The state Department of Children and Families, which has been criticized for failing to place children removed from their homes with relatives, has started to reverse the trend, according to figures released Monday.

Four months ago, just 14 percent of the state’s 4,700 foster children lived with relatives. That figure has increased to 17 percent, according to numbers reported to a statewide panel of relatives, foster parents and providers Monday. That change means 140 more children were placed with family members rather than in congregate care facilities or with strangers in foster homes.

sabra mayo

Sabra Mayo, whose grandson was 18 years old before DCF would let him live with her, is thankful things are finally changing

“That may not sound like a lot, but it is for those children,” DCF Commissioner Joette Katz said. “There has been this idea that the apple does not fall far from the tree and children should not be placed with family. Well, that is the wrong way of thinking.”

Those words prompted an immediate reaction from Sabra Mayo, a member of the State Advisory Panel who unsuccessfully fought for years to get her grandson placed with her rather than a series of foster homes.

“Thank God. It’s about time,” she said.

The numbers provided by DCF earlier this year show the agency’s record of placing children with family members has declined over the last decade. Ten years ago, one out of every four children was placed with a relative when it was determined they could not remain in their home, which was in line with the national rates. Today, just one in every six foster children is sent to live with a relative–one of the lowest rates in the nation.

The Administration for Children and Families at the U.S. Department of Health and Human Services reports that while fewer percentages of children are being placed with family members over the last three fiscal years, the overall number of children in state custody to begin with significantly declined.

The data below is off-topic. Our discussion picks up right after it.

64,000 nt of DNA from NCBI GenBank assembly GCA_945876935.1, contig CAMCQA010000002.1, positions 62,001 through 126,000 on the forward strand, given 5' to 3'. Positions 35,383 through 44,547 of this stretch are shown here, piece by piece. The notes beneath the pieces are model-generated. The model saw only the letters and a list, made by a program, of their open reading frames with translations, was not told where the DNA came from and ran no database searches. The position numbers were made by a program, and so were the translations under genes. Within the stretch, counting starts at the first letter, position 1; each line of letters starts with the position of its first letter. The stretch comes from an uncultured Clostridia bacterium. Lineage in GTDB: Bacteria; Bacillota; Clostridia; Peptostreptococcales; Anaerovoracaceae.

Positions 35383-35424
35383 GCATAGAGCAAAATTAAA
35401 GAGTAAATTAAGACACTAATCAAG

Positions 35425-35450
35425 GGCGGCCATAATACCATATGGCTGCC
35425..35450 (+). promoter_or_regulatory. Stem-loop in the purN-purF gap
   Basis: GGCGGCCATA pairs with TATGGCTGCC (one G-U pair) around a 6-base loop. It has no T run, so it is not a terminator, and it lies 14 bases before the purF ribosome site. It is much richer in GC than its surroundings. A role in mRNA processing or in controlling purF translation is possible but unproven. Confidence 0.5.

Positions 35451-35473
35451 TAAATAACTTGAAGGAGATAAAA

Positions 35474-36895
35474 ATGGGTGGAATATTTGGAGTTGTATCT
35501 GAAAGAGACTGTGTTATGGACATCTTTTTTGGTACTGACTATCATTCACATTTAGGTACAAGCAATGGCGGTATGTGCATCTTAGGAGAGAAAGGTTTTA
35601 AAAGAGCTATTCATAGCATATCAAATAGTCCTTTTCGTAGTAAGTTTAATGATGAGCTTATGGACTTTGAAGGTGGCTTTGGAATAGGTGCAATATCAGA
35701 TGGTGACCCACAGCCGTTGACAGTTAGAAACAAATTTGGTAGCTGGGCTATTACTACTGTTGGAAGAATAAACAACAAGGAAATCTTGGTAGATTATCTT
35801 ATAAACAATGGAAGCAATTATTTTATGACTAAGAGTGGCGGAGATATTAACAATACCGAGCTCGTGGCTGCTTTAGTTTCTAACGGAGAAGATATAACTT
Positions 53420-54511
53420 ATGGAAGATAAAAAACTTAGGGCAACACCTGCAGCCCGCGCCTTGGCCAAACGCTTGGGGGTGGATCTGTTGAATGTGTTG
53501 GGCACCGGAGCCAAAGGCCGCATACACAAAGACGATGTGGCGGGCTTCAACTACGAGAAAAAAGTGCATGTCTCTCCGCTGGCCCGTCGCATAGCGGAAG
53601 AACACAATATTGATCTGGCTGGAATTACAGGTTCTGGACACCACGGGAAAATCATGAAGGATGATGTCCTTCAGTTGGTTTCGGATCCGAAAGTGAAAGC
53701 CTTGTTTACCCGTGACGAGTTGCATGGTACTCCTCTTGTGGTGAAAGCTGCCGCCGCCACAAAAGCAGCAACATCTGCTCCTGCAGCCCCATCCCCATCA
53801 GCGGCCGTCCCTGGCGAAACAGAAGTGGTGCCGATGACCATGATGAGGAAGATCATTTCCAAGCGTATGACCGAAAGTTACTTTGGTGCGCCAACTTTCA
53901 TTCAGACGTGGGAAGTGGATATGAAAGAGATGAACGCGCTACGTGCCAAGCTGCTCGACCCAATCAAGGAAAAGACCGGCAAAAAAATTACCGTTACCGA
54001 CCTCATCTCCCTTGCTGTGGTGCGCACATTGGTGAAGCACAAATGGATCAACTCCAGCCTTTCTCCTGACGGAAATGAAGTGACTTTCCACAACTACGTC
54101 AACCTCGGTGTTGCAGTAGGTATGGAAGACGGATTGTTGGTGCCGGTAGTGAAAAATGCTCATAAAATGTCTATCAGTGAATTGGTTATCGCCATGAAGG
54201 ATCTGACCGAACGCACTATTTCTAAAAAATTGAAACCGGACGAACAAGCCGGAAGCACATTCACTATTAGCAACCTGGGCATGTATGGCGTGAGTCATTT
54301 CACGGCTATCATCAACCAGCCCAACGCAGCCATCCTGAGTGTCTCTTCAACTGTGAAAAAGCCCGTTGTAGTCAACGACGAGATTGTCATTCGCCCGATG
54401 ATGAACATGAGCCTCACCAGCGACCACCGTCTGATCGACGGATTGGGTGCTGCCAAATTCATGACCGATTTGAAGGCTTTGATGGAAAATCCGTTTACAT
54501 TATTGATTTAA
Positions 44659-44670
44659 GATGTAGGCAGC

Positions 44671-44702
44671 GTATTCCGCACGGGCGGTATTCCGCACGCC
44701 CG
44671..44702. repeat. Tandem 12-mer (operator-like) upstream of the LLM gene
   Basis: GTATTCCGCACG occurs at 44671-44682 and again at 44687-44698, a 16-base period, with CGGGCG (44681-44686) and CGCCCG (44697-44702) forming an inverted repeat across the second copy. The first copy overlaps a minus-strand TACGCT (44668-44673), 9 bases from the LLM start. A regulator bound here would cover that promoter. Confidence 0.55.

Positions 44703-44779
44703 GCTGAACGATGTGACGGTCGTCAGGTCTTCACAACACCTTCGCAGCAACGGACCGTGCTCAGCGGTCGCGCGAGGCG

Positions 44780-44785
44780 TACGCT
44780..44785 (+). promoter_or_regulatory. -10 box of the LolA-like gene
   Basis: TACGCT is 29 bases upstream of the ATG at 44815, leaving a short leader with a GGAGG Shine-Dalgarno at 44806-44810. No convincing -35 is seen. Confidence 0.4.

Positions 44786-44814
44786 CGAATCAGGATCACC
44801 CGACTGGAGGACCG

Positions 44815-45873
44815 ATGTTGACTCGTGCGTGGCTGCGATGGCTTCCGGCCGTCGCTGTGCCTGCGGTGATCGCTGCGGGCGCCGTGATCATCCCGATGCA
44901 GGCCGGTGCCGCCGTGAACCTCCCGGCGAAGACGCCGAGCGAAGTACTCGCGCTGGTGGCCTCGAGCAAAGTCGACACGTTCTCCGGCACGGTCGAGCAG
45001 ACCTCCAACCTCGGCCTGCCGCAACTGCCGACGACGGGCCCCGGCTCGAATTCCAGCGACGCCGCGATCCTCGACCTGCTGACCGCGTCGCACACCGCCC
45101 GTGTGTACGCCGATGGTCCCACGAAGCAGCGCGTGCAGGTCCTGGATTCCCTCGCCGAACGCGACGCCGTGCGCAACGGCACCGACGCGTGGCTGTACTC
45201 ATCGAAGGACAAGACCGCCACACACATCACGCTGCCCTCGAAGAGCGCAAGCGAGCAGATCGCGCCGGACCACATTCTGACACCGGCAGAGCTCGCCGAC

Katz, who said increasing placement with relatives was one of her priorities when she took office earlier this year, initiated several changes in DCF to move toward that goal.

To start, the agency has made it easier for relatives to be approved as foster parents. In the past, relatives were required to meet the same standards as strangers. Twice as many waivers of those rules were issued in the first four months of this year than were granted in all of last year.

One of those requirements–having a separate bedroom for each child–is what Mayo said prevented her from being able to get custody of her grandson. The rules also require that every bedroom have a window and bar relatives who may have old criminal convictions from taking in children.

But Fernando Muniz, chief of quality and planning for DCF, said that laundry list of requirements are not longer the final say, as they too often were before.

“If they have a conviction from 20 years ago and all the other evidence now signals they would be a good placement, then we will make that happen,” said Fernando Muniz, chief of quality and planning for DCF. “We’ve always had this waiver process but it was onerous and not heavily used.”

Following the presentation of the updated figures, Munique Reid, a foster child herself and the youth representative on the SAC, broke down in tears. Reid explained she has routinely seen her friends “get stuck in the system” and not allowed to live with relatives.

“It’s really ridiculous seeing all they’ve had to go through,” she said.

Katz, whose goal is to place half of all foster children with relatives, said not only are more children already remaining with their families, but she expects that number to continue to increase.

“We are really ramping up opportunities for families to keep their children,” she said.

And Reid hopes she’s right.

“I hope things do change. They really have to,” she said.

Jacqueline was CT Mirror’s Education and Housing Reporter, and an original member of the CT Mirror staff, joining shortly before our January 2010 launch. Her awards include the best-of-show Theodore A. Driscoll Investigative Award from the Connecticut Society of Professional Journalists in 2019 for reporting on inadequate inmate health care, first-place for investigative reporting from the New England Newspaper and Press Association in 2020 for reporting on housing segregation, and two first-place awards from the National Education Writers Association in 2012. She was selected for a prestigious, year-long Propublica Local Reporting Network grant in 2019, exploring a range of affordable and low-income housing issues. Before joining CT Mirror, Jacqueline was a reporter, online editor and website developer for The Washington Post Co.’s Maryland newspaper chains. Jacqueline received an undergraduate degree in journalism from Bowling Green State University and a master’s in public policy from Trinity College.

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